Depending on how old you are, you may or may not remember the dawn of digital cameras. If you’re a Generation Z baby like me, you’ll probably have some recollection of when digital cameras first came out – but who'd have thought that 20 years later those same cameras would be popular again?
These days it’s hard to imagine a time when digital cameras didn’t exist. Digital photography is now so accessible that most of us carry a camera on us at all times (in the form of a camera phone) and we're taking more photos than ever before – a whopping 1.72 trillion in 2022, according to Photutorial.
Despite the incredible image quality you get from some of the best mirrorless cameras and best DSLRs, though, some Gen Zers are turning their backs on modern tech in favor of old compact cameras from the 2000s.
I can still just remember the day my dad made the exciting leap from film to digital. We went to Jessops where he bought a Fujifilm Finepix A330 – a 3.2MP camera with a CCD sensor and a 3x optical zoom. For the first time in either of our lives, we could take and view photos instantly – and it was revolutionary. You didn’t worry about wasting a photo, you deleted the ones you didn’t like and you reveled in not having to spend money on film and developing (well, I didn’t anyway because I was 10).
A lot has changed in the 18 years since the Finepix A330 was launched, though. Cameras like the Fujifilm GFX 100S now have a 100MP CMOS sensor, while cameras like the Canon EOS R3 can shoot 30fps and benefits from features like eye detection and in-body stabilization.
But that doesn’t mean that some of these OG digital cameras are obsolete; in fact they have had a big resurgence, as Gen Zers are choosing to shoot with low-fidelity cameras with built-in flash to achieve the newly fashionable Y2K aesthetic.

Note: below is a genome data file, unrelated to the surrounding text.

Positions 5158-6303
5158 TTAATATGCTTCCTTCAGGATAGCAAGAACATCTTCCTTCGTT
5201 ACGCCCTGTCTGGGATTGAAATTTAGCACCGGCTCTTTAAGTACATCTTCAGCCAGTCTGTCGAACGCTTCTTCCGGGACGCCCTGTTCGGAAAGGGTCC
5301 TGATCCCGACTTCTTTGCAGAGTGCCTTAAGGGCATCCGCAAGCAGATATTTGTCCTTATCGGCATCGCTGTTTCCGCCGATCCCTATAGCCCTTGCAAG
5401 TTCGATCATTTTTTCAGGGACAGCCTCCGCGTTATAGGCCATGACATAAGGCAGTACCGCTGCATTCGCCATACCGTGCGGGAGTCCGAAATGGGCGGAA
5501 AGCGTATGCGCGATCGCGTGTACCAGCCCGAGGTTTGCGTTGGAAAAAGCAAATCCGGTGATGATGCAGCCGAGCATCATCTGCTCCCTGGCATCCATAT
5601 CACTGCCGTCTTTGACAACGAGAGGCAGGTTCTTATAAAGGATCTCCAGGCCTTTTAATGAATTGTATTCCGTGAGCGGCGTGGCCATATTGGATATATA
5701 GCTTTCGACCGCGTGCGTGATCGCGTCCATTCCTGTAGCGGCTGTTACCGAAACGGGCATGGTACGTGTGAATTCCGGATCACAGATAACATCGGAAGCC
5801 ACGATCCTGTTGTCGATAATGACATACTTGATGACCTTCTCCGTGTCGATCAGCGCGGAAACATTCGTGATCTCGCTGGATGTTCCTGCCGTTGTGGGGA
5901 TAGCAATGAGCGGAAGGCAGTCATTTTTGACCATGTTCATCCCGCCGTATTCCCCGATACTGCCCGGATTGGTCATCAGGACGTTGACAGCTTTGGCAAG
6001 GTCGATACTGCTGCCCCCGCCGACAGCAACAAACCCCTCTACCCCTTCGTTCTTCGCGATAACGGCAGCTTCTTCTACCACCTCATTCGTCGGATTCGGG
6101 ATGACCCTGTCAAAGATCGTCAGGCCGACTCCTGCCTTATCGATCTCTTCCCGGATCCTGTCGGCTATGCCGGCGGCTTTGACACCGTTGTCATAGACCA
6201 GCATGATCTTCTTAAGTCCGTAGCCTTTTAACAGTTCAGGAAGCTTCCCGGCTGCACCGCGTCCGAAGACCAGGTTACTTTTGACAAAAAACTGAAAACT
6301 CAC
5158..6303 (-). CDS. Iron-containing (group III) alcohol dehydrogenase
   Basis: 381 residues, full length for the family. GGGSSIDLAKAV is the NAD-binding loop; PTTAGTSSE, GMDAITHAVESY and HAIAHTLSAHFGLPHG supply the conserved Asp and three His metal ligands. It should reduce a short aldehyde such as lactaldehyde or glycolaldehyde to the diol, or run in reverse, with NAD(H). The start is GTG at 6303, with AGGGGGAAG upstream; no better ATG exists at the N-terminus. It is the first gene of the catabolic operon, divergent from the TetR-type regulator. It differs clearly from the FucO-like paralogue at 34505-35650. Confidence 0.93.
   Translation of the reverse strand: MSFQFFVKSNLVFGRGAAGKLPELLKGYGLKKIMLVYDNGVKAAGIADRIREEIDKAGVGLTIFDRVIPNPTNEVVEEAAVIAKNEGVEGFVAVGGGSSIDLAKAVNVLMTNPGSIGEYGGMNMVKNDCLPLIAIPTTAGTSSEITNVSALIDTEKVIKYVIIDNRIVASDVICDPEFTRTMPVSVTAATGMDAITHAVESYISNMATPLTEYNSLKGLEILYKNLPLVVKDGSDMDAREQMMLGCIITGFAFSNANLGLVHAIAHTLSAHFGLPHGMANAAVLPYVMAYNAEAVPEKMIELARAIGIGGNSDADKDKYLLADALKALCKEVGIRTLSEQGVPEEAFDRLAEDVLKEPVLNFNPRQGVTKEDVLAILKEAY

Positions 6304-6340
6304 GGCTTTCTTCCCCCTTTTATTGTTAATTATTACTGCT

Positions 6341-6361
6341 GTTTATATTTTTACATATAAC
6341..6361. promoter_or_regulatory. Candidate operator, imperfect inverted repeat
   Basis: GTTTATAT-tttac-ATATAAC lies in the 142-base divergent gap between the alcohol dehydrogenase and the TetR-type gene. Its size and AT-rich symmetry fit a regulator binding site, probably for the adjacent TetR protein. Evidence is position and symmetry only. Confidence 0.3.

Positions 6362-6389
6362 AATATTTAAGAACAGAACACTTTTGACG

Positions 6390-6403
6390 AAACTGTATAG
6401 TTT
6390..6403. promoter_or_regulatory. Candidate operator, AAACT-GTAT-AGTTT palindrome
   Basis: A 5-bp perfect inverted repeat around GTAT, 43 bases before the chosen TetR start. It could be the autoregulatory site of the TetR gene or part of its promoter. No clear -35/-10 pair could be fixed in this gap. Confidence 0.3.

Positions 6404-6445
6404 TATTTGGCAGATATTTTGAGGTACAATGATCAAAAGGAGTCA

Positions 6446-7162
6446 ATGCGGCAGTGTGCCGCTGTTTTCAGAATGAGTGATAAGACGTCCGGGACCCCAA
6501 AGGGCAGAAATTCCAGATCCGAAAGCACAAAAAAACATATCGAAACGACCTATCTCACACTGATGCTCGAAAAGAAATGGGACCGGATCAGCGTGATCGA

Search volumes for terms like "Nikon Coolpix", "Canon PowerShot" and "Fuji Finepix" are on the up, and between 2021 and 2022 searches for digital cameras on eBay went up by 10%, according to the Daily Mail. As most of these cameras are now nearing two decades old, you can pick them up cheap – on eBay they go for as little as $25 / £20, which could be another factor in their increased popularity.
People never fail to surprise me. Tech advances constantly, and yet there always seems to be a demand for products from the past. Whether that’s people returning to film photography after a stint in the digital world or Gen Z choosing to go out and buy a camera from the 2000s.
Over the years I’ve taken thousands of photos on relatively cheap, low-res digital cameras, and I loved the photos. I used to keep one on me at all times, and take silly photos in school or on the weekend, but I’ve never thought about digging one back out to use on my Instagram feed. I don’t care about the Y2K fashion aesthetic and, as far as I’m concerned, cameras from that era should be left there. But if you love that low-quality, bright flash aesthetic, it turns out that you're not alone.